A Chinese Official’s Crime Exposes Loophole in China’s Housing System

By Frank Fang, Epoch Times
November 22, 2017 Updated: November 22, 2017

From time to time, an online video will surface and go viral on the Chinese internet, usually with two sides clashing: villagers who refuse to leave their house, against baton-wielding police and housing demolition crews. These videos are often violent, sometimes with villagers being beaten, even killed. A housing official recently received a lengthy sentence for corruption—providing a glimpse into why such violence happens so often in China.

Ma Weirong, the former section chief of the construction industry management division at the Hangzhou City construction bureau in Zhejiang Province, was re-sentenced to 20 years in prison by the Hangzhou Intermediate People’s Court, with crimes of embezzlement, bribery, and abuse of power, Chinese news website Zhejiang Online reported on Nov. 21.

The ruling came after Ma tried to appeal his initial sentence (which was 20 years imprisonment) by a lower court in Gongshu District, Hangzhou. That court had found Ma guilty of illegally profiting from 19 government housing units.

Local residents scuffle with police in Beijing on May 31, 2010. The locals claim the land being demolished belongs to their community and was illegally built upon by a property developer.(STR/AFP/Getty Images)

Ma held a long tenure working in the local authorities’ housing apparatus, beginning in 1989.

In the late 1990s, while heading the certificate management division of Gongshu District’s housing management bureau, Ma took advantage of the messy management of government housing in Gongshu. Since he could easily change the names listed on housing certificates that proved ownership, Ma put his name or the names of his family members on empty housing units that would soon be torn down for building new units. He then sold the new units at market price, pocketing all the profits.

Ma also colluded with his superior to make a profit. When a real estate developer failed to pay for public space within a government building, the developer offered to give Ma three of the building units in exchange for writing off the missed payment. Ma later sold the three housing units, pocketing 1.09 million yuan (about US$164,414).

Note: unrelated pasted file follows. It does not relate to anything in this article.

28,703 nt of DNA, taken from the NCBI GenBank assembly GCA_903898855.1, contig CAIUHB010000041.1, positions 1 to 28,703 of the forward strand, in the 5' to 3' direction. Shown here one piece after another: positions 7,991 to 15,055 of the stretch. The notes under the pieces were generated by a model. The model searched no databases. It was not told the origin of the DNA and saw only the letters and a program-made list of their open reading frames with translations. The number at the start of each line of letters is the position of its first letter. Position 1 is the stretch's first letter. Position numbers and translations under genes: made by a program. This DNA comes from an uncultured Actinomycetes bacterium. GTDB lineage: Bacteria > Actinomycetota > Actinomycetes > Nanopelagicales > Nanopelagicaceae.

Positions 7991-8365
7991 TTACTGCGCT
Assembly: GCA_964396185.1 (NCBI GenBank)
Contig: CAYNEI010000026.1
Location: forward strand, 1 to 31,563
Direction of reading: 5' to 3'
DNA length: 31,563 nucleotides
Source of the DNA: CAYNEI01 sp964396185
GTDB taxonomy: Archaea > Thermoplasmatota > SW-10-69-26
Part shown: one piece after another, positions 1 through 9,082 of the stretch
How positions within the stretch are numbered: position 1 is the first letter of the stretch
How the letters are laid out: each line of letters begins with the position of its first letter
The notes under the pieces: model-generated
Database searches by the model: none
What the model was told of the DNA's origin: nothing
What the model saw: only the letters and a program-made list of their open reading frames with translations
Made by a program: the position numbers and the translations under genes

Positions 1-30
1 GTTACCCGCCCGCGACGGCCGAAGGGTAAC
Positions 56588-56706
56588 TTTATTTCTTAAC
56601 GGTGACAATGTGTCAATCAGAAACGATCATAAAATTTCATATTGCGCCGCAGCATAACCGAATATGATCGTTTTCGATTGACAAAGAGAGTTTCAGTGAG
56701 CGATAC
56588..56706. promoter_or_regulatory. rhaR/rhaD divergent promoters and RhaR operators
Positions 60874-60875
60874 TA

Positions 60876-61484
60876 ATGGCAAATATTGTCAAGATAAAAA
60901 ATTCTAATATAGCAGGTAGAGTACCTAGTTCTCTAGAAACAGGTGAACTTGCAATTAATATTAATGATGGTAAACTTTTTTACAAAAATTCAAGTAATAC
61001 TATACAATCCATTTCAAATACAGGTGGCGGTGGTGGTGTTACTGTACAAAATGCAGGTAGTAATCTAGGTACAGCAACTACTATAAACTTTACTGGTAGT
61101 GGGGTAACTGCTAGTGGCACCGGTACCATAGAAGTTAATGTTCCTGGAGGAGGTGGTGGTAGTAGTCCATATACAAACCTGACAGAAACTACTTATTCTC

In return, Ma helped his superior place his name—or family members’—on many government housing units.

The Chinese regime’s land ownership rule, where a person can only buy rights to use the land for 70 years, but can never own the land, is a lighting rod for corruption—often with Party officials working in secrecy with real estate developers. The local government is the landowner, so, if it wishes to, it could reacquire the land multiple times, and take money from property owners repeatedly.

A Chinese laborer waits to assist in demolishing a home in Gucheng Village, Tongzhou District, Beijing, on October 15, 2015. (Photo by Kevin Frayer/Getty Images)

In March 2016, an online video from Wenquan, a town in Henan Province, showed 300 locals employed by local authorities, engaged in a melee with local residents when authorities attempted to evict them to pave way for demolition and redevelopment of their homes.

Sometimes these conflicts end tragically. In July 2016, in Mount Chazi Village in central China, Gong Xuehui, a 60-year-old peasant was found dead among the rubble of her home after she refused to leave and demolition crews proceeded to work.

On China’s popular microblogging service, Weibo, one netizen from Guangdong Province reacted to the recent news with shock: “Only 20 years [prison sentence].” Another netizen from Hubei Province commented, “What about his superior? He should also be investigated.”

Netizen Chen Yulu, who turned out to be a former staff at the propaganda department in Zhangye City, Gansu Province, believed the scale of corruption was much wider.

“This phenomenon is not limited to the housing management bureau. I expect there are low-ranking officials involved in corruption in the [housing] bidding process and affordable housing too,” wrote Chen.